Search Images Maps Play YouTube News Gmail Drive More »
Sign in
Screen reader users: click this link for accessible mode. Accessible mode has the same essential features but works better with your reader.


  1. Advanced Patent Search
Publication numberUS2946471 A
Publication typeGrant
Publication dateJul 26, 1960
Filing dateNov 4, 1957
Priority dateNov 4, 1957
Publication numberUS 2946471 A, US 2946471A, US-A-2946471, US2946471 A, US2946471A
InventorsRandlett Edward A
Original AssigneeOwens Illinois Glass Co
Export CitationBiBTeX, EndNote, RefMan
External Links: USPTO, USPTO Assignment, Espacenet
Venting closure cap
US 2946471 A
Previous page
Next page
Description  (OCR text may contain errors)

July 26, 1960 E. A. RANDLE-r'r 2,946,47

VENTING cLosuRE CAP Filed Nov. 4, 1957 l I e 1 i l N V E N TO R Zahnrad/@Muff ATTOR United States Patent Patented July 26, 1960 VENTING CLOSURE CAP Edward A. Randlett, Memphis, Tenn., assigner to Owens Illinois vGlass Company, a corporation of hio Filed Nov. 4, 1957, Ser. No. 694,425

3 Claims. (Cl. 21S-'56) My invention relates to improvements in closure caps for bottles and jars and more particularly pertains to means providing both an effective inner seal and means for venting to the atmosphere any excessive air or gas under pressure that might be created within the container by reason of a substantial decrease in the ambient atmospheric pressure.

In U.S. patent issued to F. G. Pellett, No. 2,646,183, dated July 31, 1953, titled Container Closure, there is disclosed a structure incorporating a membrane facing sheet or liner which initially is part of a closure cap assembly and is bonded to the container finish by means of an adhesive incident :to securing the cap to the container. Such liner is tightly sealed to the glass throughout the circumference of the mouth opening and remains bonded thereto until torn therefrom by the consumer, following initial removal of the closure cap.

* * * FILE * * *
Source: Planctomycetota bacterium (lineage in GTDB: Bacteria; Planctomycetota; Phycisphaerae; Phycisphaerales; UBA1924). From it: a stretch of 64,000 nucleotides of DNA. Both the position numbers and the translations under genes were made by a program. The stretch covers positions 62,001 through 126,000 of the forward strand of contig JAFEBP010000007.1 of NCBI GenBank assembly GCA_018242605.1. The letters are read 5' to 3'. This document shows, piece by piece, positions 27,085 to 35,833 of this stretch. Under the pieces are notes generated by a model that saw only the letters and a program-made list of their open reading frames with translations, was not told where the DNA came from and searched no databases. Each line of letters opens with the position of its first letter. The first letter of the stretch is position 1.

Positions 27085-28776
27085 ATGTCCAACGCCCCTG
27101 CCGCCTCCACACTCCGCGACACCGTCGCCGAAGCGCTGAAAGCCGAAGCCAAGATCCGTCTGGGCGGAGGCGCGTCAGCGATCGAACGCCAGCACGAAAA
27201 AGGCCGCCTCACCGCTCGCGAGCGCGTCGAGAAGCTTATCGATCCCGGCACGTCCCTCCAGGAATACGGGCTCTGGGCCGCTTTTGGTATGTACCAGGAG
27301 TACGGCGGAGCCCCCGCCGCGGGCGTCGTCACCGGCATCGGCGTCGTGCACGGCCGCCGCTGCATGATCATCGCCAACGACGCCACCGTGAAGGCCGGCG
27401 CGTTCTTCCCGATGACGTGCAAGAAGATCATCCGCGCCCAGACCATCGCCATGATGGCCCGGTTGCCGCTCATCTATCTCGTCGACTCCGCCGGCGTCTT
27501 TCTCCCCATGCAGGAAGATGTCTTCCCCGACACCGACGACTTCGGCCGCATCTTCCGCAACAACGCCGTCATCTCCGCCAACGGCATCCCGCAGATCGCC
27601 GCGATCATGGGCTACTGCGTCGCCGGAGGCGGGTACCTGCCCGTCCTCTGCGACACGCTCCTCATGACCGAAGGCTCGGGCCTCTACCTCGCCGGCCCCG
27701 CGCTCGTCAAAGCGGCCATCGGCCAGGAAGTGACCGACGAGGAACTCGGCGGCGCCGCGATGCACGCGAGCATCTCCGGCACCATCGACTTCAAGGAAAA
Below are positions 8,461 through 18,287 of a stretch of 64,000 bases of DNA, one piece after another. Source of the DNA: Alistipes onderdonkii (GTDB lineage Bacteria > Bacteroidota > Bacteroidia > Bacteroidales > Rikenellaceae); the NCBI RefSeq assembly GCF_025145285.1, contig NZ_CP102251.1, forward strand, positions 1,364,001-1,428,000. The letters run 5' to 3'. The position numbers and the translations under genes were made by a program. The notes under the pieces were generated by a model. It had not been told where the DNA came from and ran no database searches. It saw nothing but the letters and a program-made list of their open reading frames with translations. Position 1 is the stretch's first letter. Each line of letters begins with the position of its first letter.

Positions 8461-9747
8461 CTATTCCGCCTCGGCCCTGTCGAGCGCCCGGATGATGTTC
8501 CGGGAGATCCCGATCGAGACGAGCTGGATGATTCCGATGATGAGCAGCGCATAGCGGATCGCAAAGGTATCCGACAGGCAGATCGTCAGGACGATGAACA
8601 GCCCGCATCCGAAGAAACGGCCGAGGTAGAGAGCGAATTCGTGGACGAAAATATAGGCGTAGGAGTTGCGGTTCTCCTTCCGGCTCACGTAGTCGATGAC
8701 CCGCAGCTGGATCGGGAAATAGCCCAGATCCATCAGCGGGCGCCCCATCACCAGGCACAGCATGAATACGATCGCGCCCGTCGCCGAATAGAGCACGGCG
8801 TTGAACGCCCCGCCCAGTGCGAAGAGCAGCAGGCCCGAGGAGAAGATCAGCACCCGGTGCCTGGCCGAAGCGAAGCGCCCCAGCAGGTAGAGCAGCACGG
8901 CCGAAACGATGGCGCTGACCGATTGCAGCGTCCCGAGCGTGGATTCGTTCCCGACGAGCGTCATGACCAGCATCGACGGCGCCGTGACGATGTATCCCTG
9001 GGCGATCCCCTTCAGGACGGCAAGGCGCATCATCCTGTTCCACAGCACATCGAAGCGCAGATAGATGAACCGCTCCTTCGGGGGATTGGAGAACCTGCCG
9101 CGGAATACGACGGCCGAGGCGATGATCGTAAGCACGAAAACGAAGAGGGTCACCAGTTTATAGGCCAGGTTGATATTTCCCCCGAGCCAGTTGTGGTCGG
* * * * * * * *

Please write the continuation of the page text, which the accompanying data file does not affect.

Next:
In the packaging of many products in bottles, jars and the like containers, whether or not the filled containers are vacuumized, an inner seal composed of glassine paper or some other suitable membrane material is used quite frequently, such being bonded to the mouth of the containers by an adhesive. In the event the ambient atmospheric pressure at the location of removal of the closure cap happens to be somewhat less than the pressure within the container, the inner seal may be rather violently displaced and `the packed product blown out. With certain products the result of such action may be very harmful to the person involved and cause serious injury or in any event great discomfort.

An object of my invention is the provision of simple yet effective means for overcoming the described deficiency.

A further object is the provision of means whereby any substantial excess of internal pressure will separate one or more selected marginal portions of the inner seal from the container mouth or finish as the closure cap is being removed and permit a gradual balancing of the internal and external pressure.

It is also an object of my invention to coat a surface area of the glassine paper inner seal with wax, ink or some functionally equivalent material which will prevent effective bonding between the sealing sheet and container mouth in such area and thereby permit separation of the seal and container and consequent venting in a restricted zone.

Other objects will be in part apparent and in part pointed out hereinafter.

In the drawings:

Fig. 1 is a fragmentary sectional elevational view of a jar and closure cap incorporating my invention.

Fig. 2 is a view generally similar to Fig. 1, on a larger scale, with the closure cap removed and the inner seal still attached to the container.

Fig. 3 is a plan view of the inner seal showing the coating in a selected area or zone to render ineffective in such area, the adhesive utilized in securing such seal to the container mouth.

Fig. 4 is a fragmentary detail view showing the venting action of the inner seal.

In the illustrated embodiment of my invention it is shown in conjunction with a glass jar 10, although it is adaptable for use with bottles and other similar containers.